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Rio 2016 Paralympics: Upheld ban on Russia is not a source of celebration - Philip Craven

By Robert Jones

International Paralympic Committee (IPC) president Sir Philip Craven declared “it is not a day for celebration” despite the Court of Arbitration for Sport upholding Russia’s exclusion from the Rio Paralympic Games.

The Russian Paralympic Committee (RPC) challenged its suspension, which was imposed by the IPC on August 7 in the wake of a damning report into the country’s state-run doping programme. However, the Court of Arbitration for Sport (CAS) found that the decision was justified, meaning Russia will not be represented in the upcoming Games at Rio 2016.

CAS said in a statement: “The Court of Arbitration for Sport has dismissed the appeal filed by the Russian Paralympic Committee against the decision rendered by governing board of the International Paralympic Committee on 7 August 2016. As a consequence, the IPC decision is confirmed.”

Craven admitted that he had sympathy for any clean Russian athletes who would be excluded from the Games, which runs from September 7-18.

“We are greatly encouraged that the CAS Panel has upheld the IPC Governing Board’s unanimous decision to hold the Russian Paralympic Committee accountable for its membership responsibilities and obligations,” Craven said in an IPC statement.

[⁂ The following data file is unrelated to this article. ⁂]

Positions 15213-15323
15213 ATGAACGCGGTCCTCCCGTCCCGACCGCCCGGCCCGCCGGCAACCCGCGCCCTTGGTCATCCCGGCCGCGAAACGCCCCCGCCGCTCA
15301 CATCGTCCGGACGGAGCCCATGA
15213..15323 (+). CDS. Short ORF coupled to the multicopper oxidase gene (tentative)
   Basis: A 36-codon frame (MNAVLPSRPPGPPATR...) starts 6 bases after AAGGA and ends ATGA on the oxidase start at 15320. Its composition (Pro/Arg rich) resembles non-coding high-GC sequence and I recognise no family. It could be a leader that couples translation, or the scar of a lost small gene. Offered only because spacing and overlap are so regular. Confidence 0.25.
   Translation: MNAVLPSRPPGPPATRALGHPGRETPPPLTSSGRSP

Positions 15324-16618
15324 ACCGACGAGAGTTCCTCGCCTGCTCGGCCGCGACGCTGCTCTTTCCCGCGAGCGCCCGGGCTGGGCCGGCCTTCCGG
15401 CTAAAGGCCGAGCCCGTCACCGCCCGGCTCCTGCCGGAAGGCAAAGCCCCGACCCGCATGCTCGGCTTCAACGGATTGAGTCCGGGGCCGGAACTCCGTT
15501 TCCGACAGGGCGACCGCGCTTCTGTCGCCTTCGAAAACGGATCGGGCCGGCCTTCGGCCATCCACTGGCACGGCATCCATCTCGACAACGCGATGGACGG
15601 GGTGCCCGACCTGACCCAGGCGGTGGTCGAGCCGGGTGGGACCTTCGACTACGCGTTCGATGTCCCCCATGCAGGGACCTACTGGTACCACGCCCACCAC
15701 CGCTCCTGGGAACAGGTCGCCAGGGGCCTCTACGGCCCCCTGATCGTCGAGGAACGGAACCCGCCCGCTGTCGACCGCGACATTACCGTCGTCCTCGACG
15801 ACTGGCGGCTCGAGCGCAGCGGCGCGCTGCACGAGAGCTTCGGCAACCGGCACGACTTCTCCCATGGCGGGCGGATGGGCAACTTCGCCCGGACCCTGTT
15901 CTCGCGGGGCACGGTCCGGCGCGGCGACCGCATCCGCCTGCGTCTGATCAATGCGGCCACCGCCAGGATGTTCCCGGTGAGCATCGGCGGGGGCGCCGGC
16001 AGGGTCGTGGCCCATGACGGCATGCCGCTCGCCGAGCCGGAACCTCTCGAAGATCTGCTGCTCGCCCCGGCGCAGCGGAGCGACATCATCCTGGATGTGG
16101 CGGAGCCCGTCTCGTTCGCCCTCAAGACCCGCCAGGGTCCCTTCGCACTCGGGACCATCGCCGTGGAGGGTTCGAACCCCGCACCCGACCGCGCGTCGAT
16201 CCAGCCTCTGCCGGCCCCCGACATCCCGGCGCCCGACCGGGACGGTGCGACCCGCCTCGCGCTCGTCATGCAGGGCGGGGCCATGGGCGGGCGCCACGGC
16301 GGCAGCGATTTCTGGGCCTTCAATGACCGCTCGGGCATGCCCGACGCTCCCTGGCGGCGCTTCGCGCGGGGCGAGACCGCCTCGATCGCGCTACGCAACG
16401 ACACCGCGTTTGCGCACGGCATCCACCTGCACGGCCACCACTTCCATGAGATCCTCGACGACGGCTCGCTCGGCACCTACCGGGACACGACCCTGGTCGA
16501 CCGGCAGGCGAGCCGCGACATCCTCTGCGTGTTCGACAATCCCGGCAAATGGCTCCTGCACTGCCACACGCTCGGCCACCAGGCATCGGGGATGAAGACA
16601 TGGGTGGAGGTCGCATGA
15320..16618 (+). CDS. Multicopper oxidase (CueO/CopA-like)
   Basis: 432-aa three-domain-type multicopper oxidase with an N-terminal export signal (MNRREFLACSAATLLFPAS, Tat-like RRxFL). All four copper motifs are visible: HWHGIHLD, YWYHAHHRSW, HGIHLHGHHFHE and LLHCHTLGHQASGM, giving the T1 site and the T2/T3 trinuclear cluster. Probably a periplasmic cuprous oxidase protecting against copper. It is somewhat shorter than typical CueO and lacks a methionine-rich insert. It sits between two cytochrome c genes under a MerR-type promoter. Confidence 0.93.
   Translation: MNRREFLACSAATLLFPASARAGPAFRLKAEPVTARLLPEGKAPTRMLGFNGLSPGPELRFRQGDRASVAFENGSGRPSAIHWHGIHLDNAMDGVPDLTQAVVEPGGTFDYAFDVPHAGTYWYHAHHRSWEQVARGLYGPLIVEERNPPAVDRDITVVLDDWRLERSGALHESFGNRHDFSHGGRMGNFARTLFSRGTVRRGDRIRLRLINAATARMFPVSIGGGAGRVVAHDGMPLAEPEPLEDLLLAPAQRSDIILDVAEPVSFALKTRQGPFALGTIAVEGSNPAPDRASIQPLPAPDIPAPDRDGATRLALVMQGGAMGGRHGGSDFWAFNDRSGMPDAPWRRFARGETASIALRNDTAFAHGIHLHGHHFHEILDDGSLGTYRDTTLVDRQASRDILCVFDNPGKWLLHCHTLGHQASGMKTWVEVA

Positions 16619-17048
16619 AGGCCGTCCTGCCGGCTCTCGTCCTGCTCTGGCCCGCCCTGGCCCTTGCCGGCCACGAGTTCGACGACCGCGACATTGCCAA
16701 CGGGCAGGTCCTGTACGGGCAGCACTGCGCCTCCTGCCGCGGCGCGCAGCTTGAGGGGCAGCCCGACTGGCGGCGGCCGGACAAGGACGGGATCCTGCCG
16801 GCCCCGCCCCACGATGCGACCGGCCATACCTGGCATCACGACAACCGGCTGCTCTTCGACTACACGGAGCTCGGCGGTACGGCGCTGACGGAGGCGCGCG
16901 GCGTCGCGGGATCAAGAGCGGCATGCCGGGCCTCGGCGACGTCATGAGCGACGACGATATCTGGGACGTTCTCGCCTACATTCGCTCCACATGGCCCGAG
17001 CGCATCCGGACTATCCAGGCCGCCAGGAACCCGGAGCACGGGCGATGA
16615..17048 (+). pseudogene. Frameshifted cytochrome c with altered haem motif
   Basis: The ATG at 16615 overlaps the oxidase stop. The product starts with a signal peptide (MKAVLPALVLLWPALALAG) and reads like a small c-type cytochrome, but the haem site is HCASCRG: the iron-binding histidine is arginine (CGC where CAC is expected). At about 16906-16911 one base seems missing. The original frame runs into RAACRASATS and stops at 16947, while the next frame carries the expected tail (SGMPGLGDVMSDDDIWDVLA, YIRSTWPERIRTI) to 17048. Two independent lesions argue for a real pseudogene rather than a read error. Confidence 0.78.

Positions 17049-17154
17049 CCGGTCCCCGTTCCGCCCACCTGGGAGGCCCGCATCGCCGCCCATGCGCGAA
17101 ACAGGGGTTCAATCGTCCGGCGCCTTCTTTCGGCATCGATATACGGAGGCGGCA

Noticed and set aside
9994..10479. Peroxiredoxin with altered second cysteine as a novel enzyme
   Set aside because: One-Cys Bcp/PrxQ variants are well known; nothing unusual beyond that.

“Today’s decision underlines our strong belief that doping has absolutely no place in Paralympic sport, and further improves our ability to ensure fair competition for all Para athletes around the world.

“Although we are pleased with the decision, it is not a day for celebration and we have enormous sympathy for the Russian athletes who will now miss out on the Rio 2016 Paralympic Games. It is a sad day for the Paralympic movement, but we hope also a new beginning. We hope this decision acts as a catalyst for change in Russia and we can welcome the Russian Paralympic Committee back as a member safe in the knowledge that it is fulfilling its obligations to ensure fair competition.”

The CAS ruling found that the RPC had failed to provide any evidence which challenged the facts of the initial decision.

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